Tasmanian abortion services: Surgical terminations at the Royal Hobart Hospital only available to women where medically required

THE Government says its policy on abortion hasn’t changed, with surgical terminations at the Royal Hobart Hospital only available to women where it’s “medically required”.

Women seeking publically funded surgical abortions have had to travel interstate following the closure of the state’s last abortion clinic in Hobart on New Year’s Eve.

In January, the State Government extended its patient travel assistance scheme to women referred by their GP to Melbourne for surgical abortions as a temporary fix to the problem.

Health Minister Michael Ferguson at the Royal Hobart Hospital. Picture: SAM ROSEWARNE
Health Minister Michael Ferguson at the Royal Hobart Hospital. Picture: SAM ROSEWARNE

Health Minister Michael Ferguson said today that “abortion on demand” would remain a matter for the private system.

“The Government’s policy hasn’t changed, the Royal’s policy hasn’t changed,” he said.

“The services of abortion on demand are provided through the private system, that’s always been the case and that has not changed.

“We appreciate that there are occasions where doctors make clinical decision to support women, particularly in circumstances where it’s medically required.”

A Government spokesman said there were a number of private providers for surgical terminations in Tasmania, with details available to women through their GP and women’s health services. He said the Government was unable to publically identify these providers for privacy reasons.

Royal Australian College of GPs president Bastian Seidel said vulnerable women were being put through unnecessary stress at the hands of the Government’s unclear policy.

“A surgical termination really should be available in Tasmania for Tasmanian women and it’s something the Royal Hobart hospital can easily provide ” he said.

“If the service is available it needs to be made clear, it’s a disaster to send a woman interstate while she’s in a vulnerable position to undergo a surgical termination.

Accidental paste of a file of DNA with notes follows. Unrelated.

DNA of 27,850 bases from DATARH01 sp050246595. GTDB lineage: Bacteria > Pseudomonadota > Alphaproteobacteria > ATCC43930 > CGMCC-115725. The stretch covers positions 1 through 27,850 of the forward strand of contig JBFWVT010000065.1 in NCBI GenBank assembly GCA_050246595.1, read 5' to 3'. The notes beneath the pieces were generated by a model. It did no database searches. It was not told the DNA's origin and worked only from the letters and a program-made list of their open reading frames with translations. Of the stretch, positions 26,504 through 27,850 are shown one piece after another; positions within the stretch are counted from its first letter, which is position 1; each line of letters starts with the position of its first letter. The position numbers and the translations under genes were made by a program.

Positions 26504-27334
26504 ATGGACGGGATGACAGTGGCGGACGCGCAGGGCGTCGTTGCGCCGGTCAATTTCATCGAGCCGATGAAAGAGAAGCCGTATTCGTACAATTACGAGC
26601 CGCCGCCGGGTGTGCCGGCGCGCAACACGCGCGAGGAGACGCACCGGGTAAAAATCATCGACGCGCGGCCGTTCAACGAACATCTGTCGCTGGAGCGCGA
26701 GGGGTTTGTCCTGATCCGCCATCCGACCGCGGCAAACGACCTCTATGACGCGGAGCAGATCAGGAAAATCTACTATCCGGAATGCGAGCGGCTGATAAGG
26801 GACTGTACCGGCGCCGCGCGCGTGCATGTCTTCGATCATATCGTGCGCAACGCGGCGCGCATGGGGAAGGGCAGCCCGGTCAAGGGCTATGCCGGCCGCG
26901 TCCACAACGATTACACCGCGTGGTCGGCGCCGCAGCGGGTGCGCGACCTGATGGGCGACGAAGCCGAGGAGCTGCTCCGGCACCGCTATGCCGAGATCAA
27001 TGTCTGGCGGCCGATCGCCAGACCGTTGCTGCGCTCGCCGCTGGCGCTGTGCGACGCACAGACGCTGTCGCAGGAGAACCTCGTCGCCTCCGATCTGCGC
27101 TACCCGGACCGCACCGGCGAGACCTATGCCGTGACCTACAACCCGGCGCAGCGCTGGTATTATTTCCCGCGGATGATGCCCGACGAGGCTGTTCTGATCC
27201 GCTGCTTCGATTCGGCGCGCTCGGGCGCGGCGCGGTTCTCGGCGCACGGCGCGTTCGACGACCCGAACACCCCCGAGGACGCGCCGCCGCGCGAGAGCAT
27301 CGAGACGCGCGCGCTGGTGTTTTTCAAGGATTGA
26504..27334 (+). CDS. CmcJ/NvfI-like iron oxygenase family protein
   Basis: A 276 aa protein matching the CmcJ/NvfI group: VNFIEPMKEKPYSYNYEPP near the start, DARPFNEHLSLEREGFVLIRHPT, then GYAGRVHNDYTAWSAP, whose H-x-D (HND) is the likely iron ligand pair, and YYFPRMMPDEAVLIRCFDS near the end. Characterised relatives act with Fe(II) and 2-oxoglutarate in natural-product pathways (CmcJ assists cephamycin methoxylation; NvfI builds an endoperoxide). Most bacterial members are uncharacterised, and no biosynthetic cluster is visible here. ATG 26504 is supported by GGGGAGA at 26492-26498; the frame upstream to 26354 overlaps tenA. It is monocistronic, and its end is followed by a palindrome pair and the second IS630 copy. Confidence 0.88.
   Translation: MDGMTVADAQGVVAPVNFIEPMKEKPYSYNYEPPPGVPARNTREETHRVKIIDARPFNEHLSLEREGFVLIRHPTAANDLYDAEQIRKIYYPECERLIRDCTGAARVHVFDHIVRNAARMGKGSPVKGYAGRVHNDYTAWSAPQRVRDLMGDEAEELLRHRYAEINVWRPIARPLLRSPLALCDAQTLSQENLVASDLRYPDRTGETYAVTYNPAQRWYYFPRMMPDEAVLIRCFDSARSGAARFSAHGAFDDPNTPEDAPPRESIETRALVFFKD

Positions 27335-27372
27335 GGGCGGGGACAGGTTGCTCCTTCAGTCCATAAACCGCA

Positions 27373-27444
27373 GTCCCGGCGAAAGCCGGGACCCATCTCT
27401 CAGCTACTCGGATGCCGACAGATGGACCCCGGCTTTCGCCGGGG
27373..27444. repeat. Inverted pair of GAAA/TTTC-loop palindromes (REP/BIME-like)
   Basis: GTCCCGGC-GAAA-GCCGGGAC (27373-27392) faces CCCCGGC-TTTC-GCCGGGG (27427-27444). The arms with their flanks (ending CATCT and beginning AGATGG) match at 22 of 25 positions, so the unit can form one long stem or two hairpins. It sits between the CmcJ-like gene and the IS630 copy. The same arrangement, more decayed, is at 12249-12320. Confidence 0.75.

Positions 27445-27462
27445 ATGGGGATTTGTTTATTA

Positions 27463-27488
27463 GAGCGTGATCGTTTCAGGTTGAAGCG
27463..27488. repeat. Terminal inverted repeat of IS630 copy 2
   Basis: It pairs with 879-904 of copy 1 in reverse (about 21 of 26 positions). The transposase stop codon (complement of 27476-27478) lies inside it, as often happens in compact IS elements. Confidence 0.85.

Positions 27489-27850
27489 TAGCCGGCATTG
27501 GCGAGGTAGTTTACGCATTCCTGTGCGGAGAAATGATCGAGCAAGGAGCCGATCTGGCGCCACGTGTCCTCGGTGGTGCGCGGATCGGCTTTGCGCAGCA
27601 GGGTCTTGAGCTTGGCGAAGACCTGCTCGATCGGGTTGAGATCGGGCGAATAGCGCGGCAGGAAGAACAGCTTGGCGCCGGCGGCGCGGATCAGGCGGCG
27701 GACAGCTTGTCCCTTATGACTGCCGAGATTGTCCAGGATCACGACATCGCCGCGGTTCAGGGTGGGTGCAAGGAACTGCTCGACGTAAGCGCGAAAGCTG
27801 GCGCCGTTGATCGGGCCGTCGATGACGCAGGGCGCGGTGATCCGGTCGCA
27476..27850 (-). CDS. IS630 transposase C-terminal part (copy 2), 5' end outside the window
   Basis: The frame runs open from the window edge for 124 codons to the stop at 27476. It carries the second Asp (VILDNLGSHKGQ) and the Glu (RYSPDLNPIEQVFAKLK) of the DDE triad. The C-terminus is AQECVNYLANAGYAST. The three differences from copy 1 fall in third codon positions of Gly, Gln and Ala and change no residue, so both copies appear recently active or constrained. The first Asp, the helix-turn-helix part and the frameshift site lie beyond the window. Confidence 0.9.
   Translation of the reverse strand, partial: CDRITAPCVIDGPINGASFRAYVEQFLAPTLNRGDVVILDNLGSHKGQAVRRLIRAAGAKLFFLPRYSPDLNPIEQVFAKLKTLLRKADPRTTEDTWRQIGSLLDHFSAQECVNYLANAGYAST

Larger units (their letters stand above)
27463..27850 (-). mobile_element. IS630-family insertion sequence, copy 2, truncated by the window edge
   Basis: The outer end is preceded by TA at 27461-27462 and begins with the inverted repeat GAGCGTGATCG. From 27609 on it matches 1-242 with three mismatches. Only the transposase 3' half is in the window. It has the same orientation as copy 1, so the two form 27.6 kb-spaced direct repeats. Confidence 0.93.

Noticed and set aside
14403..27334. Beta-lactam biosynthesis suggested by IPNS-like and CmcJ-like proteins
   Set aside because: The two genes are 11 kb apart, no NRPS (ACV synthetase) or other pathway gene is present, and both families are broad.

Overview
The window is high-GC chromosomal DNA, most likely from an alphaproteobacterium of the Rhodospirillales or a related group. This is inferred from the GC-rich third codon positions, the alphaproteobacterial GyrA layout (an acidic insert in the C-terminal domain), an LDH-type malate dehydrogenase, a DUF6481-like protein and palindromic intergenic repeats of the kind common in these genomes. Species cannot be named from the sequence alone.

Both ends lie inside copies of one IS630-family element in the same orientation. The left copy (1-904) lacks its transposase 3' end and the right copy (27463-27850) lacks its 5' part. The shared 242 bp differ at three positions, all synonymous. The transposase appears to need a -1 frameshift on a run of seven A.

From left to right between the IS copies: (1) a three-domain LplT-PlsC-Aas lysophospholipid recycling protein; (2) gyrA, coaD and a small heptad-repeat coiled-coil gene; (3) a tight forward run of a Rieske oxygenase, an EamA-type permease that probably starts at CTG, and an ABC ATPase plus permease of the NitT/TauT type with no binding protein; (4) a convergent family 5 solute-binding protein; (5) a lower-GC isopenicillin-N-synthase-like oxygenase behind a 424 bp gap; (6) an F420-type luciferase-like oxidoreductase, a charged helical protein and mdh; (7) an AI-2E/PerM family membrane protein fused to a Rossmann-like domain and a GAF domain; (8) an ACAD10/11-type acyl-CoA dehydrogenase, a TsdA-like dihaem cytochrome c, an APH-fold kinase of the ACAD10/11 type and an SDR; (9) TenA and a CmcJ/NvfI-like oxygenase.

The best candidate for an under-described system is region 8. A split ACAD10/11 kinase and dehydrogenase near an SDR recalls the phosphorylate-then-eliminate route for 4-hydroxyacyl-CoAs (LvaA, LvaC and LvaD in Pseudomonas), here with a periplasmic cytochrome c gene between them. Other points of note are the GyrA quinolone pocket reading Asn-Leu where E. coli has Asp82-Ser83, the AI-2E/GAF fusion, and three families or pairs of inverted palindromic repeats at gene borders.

“Tasmanian women and their GPs deserve better than what they’re experiencing now.”

Dr Bastian Seidel. Picture: SAM ROSEWARNE
Dr Bastian Seidel. Picture: SAM ROSEWARNE

A Department of Health and Human Services spokesman couldn’t tell the Mercury what health risks would constitute the need for a “medically required” surgical termination.

Shadow Health Minister MP Sarah Lovell said clinicians were doing the right thing by carrying out procedures at the same time the Government refused to provide funding.

“A termination is a medical procedure and it should be provided in the public health system in Tasmania if there are no other accessible and affordable ways to access the service,” Ms Lovell said.

“Women should not be afraid to seek the medical procedures they require. Tasmania has some of the best laws around terminations, but among the worst access.”

Greens’ Leader MP Cassy O’Connor said the Right within the Liberal Party are gagging healthcare professionals based on their ideological beliefs.

“The Minister for Health and Premier now have an obligation to confirm that Tasmanian women can access this service through the public hospital system,” she said.

“It would be scandalous if women who are already being forced to make a traumatic and life changing decision are bearing the brunt of an ideological and factional dispute within the Liberal Cabinet.”